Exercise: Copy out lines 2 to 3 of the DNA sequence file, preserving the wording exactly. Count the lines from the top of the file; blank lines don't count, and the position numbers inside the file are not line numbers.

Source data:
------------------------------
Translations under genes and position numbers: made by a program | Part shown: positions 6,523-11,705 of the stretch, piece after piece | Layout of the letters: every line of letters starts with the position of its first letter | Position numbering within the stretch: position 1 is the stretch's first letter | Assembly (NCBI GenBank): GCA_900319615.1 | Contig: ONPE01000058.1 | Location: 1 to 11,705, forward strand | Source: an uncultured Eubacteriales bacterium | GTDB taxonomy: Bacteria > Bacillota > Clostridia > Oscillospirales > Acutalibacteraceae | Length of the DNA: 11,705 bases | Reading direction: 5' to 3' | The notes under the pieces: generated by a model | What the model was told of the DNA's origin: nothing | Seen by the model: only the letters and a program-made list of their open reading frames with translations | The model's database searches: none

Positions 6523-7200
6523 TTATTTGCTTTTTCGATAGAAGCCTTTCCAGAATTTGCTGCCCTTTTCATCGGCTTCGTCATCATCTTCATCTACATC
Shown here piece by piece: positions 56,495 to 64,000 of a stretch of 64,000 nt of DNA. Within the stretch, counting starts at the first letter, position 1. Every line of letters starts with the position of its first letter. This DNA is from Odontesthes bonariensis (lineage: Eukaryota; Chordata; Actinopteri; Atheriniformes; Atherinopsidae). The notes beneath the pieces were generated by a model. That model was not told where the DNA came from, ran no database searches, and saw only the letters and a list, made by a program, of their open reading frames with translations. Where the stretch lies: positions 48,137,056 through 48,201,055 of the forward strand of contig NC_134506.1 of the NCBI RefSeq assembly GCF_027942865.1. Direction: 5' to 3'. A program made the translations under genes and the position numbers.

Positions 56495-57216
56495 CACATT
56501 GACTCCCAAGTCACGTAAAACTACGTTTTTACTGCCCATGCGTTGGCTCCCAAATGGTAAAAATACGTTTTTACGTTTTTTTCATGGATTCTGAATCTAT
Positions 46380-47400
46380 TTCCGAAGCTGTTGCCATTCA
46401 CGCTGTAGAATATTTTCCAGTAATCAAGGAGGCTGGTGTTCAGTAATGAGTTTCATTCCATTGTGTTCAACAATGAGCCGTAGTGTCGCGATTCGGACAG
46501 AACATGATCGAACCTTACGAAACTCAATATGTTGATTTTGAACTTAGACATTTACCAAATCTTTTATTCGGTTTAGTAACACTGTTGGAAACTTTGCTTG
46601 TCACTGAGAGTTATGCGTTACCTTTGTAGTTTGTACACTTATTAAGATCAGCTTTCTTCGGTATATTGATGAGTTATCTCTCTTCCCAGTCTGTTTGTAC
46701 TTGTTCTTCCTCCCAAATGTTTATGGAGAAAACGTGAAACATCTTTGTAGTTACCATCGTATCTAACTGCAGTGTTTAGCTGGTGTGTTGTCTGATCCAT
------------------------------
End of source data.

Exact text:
Positions 6523-7200
6523 TTATTTGCTTTTTCGATAGAAGCCTTTCCAGAATTTGCTGCCCTTTTCATCGGCTTCGTCATCATCTTCATCTACATC